See the note in R’ Akiva Eiger’s Gilyon haShas on possible sources of the title נחמני Nachmeni given to Abbaye. Rashi’s explanation (that Rabbah bar Nachmeni was his guardian) is the familiar one, but there is another possibility, as R’ Akiva Eiger shows.

The gemara says we record the names of parties in a get, and record “וכל שום שיש לו,” “and any other name he has.” Tosafot brings two views, one that we literally write וכל שום שיש לו, the other that we record the actual other names. We follow the latter view.

Gittin 35a
The gemara presents a story in which a woman swore falsely, by mistake, regarding an item in her care, and suffered as a result. Tosafot לא asks why she was punished, since we say that a person who is forced by circumstance to swear falsely does not bring a korban. Tosafot offers two answers: (1) That one in such a situation doesn’t bring a korban, but is subject to punishment, or (2) That she was careless regarding an item she was supposed to guard, and that carelessness was what led to the false oath. She is liable for the carelessness.
For a strong statement against oaths, verging on declaring all oaths to be שבועת שוא, oaths in vain, see Sefer Chasidim 418-419.

Rashi חוץ לבית דין משביעין is very important for a core understanding of the vows we are discussing here.

Gittin 35b
Interesting; the gemara here uses הפרה when it really means התרה; a judge does התרה, not הפרה. This is surprising; Bava Batra 120b says that if a judge uses the term הפרה, saying “מופר לך”, the vow is not annuled!

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Monday, August 18, 2008

Scam Alert: The Hole in the Mezuzah

While checking mezuzah scrolls this morning (they should be inspected for damage twice in seven years, according to the gemara and Shulchan Aruch), I remembered an incident from some time back, when a mekubal (mystic) visited my community and offered to look at people’s mezuzot.

For those who may not be aware: A few itinerant Kabbalalists claim to be able to read the mezuzah scrolls from people' s doors and discern information about what goes on in the house, and particularly about the spiritual challenges facing the inhabitants of the house.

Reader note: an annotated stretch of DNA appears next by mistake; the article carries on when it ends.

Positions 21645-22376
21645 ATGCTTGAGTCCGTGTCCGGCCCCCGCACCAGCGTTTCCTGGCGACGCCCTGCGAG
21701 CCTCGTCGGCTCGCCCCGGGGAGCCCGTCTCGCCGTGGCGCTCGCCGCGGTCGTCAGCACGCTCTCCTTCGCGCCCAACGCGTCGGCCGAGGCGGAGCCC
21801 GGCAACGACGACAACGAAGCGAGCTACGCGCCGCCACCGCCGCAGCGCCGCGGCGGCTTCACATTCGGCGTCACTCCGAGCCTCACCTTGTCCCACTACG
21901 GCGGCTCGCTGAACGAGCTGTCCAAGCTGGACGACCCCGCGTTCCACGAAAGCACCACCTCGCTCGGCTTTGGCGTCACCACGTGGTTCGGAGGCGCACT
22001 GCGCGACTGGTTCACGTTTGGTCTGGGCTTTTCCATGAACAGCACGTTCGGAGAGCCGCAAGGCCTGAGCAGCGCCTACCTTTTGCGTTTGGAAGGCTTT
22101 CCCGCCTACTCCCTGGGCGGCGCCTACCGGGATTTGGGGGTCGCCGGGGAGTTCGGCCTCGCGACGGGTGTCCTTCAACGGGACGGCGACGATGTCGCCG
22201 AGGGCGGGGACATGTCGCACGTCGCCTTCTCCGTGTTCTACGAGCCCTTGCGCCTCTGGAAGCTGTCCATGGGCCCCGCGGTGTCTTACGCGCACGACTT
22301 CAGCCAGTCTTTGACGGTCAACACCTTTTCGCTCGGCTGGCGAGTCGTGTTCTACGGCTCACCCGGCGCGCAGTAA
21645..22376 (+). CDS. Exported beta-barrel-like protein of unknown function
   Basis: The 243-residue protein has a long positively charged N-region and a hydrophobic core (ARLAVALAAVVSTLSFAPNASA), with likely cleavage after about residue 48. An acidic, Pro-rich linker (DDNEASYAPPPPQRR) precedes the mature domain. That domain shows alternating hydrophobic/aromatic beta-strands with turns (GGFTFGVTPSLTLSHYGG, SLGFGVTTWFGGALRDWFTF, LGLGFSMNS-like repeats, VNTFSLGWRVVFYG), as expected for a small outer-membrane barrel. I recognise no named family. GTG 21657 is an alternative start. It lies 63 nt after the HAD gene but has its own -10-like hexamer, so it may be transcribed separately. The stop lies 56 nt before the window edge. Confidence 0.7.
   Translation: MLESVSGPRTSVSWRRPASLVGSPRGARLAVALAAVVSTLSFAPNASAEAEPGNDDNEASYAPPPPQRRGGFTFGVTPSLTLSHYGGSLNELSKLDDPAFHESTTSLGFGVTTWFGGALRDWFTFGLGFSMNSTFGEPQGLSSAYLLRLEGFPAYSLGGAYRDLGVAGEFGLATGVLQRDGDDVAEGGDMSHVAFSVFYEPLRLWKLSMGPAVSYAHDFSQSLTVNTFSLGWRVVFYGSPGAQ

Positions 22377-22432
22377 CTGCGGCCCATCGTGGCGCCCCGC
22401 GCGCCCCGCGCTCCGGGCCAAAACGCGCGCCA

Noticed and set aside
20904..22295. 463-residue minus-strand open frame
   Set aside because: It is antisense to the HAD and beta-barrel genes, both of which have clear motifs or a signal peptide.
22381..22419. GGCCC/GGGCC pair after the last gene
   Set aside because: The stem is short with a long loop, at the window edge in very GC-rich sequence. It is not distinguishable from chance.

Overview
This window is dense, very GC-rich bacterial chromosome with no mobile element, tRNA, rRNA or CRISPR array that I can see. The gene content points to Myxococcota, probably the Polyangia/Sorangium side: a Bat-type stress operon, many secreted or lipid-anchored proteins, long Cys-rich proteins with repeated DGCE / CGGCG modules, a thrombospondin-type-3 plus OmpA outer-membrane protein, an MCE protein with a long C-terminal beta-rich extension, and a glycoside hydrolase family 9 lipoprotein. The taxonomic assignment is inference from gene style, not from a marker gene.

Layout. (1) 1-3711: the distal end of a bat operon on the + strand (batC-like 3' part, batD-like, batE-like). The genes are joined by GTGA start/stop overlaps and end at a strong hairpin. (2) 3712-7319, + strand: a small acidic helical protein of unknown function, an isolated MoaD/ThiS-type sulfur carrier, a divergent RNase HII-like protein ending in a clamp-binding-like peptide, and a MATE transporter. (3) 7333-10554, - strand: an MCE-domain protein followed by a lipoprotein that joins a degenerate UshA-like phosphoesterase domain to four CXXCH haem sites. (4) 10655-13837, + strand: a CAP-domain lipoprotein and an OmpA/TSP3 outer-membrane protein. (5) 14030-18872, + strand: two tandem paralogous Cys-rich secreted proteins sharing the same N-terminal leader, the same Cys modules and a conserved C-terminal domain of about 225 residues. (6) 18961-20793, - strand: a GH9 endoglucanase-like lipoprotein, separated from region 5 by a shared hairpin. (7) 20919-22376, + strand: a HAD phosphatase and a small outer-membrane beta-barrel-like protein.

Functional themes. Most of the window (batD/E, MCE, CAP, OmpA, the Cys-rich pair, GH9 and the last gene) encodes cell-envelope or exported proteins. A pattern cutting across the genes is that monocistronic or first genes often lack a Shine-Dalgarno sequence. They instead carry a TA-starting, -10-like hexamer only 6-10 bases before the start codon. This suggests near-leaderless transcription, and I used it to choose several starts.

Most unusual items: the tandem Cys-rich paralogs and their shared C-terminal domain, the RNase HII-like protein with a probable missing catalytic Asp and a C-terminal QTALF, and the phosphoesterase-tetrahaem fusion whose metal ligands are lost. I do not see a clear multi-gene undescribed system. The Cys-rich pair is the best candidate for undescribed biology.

I must admit, right at the outset, that I am skeptical regarding the abilities of mekubalim who advertise such services. I wholeheartedly believe that such skills could exist, but I have a hard time with the idea that those who are capable of this art are hawking their talents in this manner.

And, of course, I must also acknowledge the following story of skepticism, for the sake of full disclosure: After college, I attended NYU’s Courant Institute, seeking a Masters in Computer Science, intending to make aliyah and work in computers. At the same time I entered semichah at YU/RIETS, to keep up structured learning. In my first or second year into this program, my parents showed my mezuzah to a mekubal – who forecast that I pursue the rabbinate rather than a career in computers. I remained in the Computer Science program for a full year after I had already decided to go with the rabbinate, in an attempt to prove him wrong.

So, yes, I am a longtime skeptic. But to return to our story: The visiting mekubal inspected the mezuzot of a certain family, and told them that one of them was no good. He even explained a certain family problem – regarding which he had been given no advance information, but which I think he could have guessed quite easily - on that basis. The family purchased a new mezuzah (not from him).

The family brought me the mezuzah later, for me to examine it. I studied it, and found nothing wrong. They then showed me the problem: They held the scroll up in front of a flashlight, and there was a pinprick-sized hole in the parchment, at the edge of a letter.

This would, indeed, disqualify a mezuzah scroll – the letters must be מוקף גויל, surrounded entirely by parchment. But I had already been checking mezuzot for a decade, and I had never, ever, seen such a hole. Ever since that day I have included, as a routine part of checking, a step in which I hold up the scroll to a light, and I have never seen such a hole – and I’ve checked dozens of mezuzot since that day.

If you ask me, I think the mekubal had a sharp fingernail, or some other means of puncturing the mezuzah. I can’t prove it, of course… but, all the same, if you do decide to show your mezuzot to a mekubal, check them with a light first, and watch his hands very carefully.

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Sunday, August 17, 2008

Haveil Havalim #178 - The Tu b'Av Edition

I am, quite possibly, the least qualified host, ever, for Haveil Havalim:

1) I don’t live in Israel, and HH always seems to place a (worthy) emphasis on Israeli blogs;

2) I’ve been around the Jblogosphere for two years now in one form or another, but I rarely set aside time to read any other blogs. I did make a special effort to look at some of my favorites to find posts for this issue (and I was disappointed to find that some of my favorites didn’t post anything I could use this week…)